Tune in Thursday, Nov. 29 at 9:35am-WPFW FM 89.3 Washington, DC and Around the World here.
DC Mayor Adrian Fenty unveiled his plan for Affordable housing earlier this week. The plan is decidedly long overdue for the District, but it could represent a refreshing step forward in the battle to preserve and build our affordable housing stock.
The Norwood tenants are most interested in the Mayor's plan to combat slumlords who profit at the peril of tenants:
"Another part of the mayor's plan is to prevent slumlords from converting deteriorated apartment buildings into high-priced condominiums. The legislation will be prepared by the Fenty administration to prevent landlords with persistent and unaddressed housing code violations from raising rents in rent-controlled buildings and from converting the building into condominiums to be sold at market rate."
We have penned the "Letter to the Editor" below to highlight the story of one building which represents many. We all have the right to safe and decent housing, a fact that is sometimes blurred by greed and apathy.
Would you pay $200k for an apartment with bedbugs, no heat, and no working elevator?
We are tenants at the Norwood apartments in Logan Circle. The city has cited our building with over 300 housing code violations in the last 14 months. As rents continue to increase, bedbugs, mold and a non-working elevator continue to worsen. Instead of addressing the Norwood’s problems, our absentee landlord sent developers to pitch condo conversion.
Mayor Fenty recently unveiled his plan to preserve affordable housing and prevent slumlords from converting deteriorating apartment buildings into high-end condos.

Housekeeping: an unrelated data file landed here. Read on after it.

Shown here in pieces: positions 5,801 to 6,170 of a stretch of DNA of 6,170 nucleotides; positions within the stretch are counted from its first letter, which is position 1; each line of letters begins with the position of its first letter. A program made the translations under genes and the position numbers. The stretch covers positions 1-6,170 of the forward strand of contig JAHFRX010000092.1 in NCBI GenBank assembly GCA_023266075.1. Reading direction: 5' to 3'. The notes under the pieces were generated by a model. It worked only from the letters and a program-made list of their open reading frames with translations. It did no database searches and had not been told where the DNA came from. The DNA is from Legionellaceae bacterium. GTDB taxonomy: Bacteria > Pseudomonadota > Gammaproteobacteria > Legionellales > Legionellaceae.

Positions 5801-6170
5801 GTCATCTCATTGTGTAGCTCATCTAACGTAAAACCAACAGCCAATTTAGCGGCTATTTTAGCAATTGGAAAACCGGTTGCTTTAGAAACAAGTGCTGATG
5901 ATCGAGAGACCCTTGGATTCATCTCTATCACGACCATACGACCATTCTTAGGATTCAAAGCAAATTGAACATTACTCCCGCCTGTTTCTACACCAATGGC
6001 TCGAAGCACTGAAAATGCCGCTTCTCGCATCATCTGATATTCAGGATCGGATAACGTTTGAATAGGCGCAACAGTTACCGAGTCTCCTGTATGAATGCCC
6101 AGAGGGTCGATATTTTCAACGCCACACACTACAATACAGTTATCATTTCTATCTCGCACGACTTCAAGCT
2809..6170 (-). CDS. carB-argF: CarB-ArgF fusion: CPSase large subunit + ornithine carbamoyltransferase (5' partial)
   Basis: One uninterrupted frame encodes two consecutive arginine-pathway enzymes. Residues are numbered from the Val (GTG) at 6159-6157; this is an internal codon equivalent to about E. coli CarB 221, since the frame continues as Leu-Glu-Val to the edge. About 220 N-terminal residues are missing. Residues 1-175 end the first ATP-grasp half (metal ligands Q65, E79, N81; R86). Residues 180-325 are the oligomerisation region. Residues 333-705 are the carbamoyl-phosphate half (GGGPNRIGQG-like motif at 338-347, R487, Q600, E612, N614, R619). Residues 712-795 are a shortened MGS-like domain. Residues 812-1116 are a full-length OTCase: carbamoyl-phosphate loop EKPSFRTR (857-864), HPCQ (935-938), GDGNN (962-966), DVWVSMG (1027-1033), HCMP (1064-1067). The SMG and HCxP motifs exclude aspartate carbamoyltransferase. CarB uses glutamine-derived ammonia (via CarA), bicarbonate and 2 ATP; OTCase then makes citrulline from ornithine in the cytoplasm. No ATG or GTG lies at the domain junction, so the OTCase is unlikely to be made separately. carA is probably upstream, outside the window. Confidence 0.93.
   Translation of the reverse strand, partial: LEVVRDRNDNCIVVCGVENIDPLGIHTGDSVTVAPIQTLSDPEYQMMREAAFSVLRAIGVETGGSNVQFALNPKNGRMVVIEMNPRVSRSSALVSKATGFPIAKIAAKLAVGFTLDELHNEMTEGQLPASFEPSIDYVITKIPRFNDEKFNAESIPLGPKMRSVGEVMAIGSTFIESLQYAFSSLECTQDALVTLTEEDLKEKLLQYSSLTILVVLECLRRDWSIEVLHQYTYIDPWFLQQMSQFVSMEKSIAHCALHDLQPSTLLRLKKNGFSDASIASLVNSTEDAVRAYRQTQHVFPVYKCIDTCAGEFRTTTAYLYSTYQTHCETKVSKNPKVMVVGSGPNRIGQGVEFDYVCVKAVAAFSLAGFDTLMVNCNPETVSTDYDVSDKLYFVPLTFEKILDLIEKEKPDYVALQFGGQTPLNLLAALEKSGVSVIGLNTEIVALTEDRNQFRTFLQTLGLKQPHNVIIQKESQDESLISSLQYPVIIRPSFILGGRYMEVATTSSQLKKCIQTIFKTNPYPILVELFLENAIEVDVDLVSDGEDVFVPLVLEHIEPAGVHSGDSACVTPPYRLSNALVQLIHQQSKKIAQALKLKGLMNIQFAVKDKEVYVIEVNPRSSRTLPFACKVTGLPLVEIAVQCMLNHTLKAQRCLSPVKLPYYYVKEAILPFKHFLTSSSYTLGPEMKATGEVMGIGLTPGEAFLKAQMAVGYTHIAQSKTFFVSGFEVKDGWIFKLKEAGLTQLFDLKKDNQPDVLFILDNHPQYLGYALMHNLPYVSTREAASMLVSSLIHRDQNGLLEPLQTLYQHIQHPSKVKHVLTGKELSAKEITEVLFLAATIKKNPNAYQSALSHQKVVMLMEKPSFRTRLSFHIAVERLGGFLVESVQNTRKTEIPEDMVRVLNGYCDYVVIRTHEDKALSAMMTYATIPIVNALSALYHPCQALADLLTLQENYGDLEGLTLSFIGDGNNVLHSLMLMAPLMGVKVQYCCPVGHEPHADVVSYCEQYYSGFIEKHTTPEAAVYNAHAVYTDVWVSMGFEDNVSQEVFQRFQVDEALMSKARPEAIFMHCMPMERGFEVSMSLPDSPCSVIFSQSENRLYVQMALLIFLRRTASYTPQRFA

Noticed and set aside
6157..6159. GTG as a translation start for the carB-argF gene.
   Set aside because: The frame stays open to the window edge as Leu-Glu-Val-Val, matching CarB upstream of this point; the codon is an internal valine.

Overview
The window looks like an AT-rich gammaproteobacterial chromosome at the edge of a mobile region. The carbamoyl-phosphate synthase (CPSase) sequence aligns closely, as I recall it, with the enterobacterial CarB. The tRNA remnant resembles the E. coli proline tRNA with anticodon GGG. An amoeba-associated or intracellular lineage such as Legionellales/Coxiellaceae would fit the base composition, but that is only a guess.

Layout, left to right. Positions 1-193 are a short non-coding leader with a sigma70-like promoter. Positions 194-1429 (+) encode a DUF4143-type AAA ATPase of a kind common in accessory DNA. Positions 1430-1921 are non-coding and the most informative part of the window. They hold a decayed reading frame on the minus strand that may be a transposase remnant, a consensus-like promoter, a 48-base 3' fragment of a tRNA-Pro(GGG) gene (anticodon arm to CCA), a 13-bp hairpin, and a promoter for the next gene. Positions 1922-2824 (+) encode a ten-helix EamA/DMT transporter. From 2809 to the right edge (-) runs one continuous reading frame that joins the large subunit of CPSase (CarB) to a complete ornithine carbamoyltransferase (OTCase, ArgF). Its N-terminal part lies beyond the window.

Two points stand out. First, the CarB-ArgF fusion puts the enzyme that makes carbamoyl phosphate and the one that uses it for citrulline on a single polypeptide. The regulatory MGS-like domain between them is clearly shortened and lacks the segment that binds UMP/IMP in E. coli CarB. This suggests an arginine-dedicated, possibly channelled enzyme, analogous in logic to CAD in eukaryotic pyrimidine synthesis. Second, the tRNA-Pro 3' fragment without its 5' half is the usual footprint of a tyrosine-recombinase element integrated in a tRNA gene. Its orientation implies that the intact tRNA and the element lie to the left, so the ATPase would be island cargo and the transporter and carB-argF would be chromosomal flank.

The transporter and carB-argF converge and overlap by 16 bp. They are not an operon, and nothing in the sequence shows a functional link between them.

In the two years since we organized the Norwood Tenants Association, we have seen that the problems in our apartments are not unique. Indeed, our problems are replicated thousands of times throughout the city. We learned this by reaching out and partnering with community organizations such as the DC Tenant Advocacy Coalition (TENAC), the Latino Economic Development Corporation (LEDC), and the DC Office of the Tenant Advocate. As a result, we helped establish the DC Tenants Rights Alliance, a coalition of twenty deteriorating rent-controlled buildings across the city who are fighting off condo conversion attempts.
Despite our efforts to improve the unsafe conditions in our home, a building-wide bed bug infestation and other housing violations thrive. We continue to receive yearly rent increases with no improvements, and are presently engaged in multiple lawsuits against our slum lord.
Last may, our slum lord, offered us the building for the outrageous price of $12 million, “as is.” Our slumlord now wants to be rewarded for neglecting the building by squeezing the last bit of residual value from the declining real estate market.
It is critical that the city enforce the law that prohibits landlords from raising rents where there are persistent and unaddressed housing code violations. Today landlords take nearly automatic rent increases, regardless of problems. Tenants' only recourse is then to enter into a lengthy and expensive lawsuit process. The Mayor’s new plan supports tenants’ rights and saves money by prohibiting improper rent increases and illegal condo conversions before they happen.
The Mayor’s proposal gives us new hope. Someone is listening to the thousands of families in DC who grasp at the diminishing stock of affordable housing in the face of opportunistic developers and bad landlords. We urge the City Council to back the Mayor’s proposal, and to expand the focus beyond the four neighborhoods cited by the Mayor’s affordable housing protection team.
Buying our building may be the only way to preserve our affordable housing and to fix our problems. The city should budget part of the projected surplus funds for tenant purchases, co-ops and affordable condo options.
Norwood Tenants Association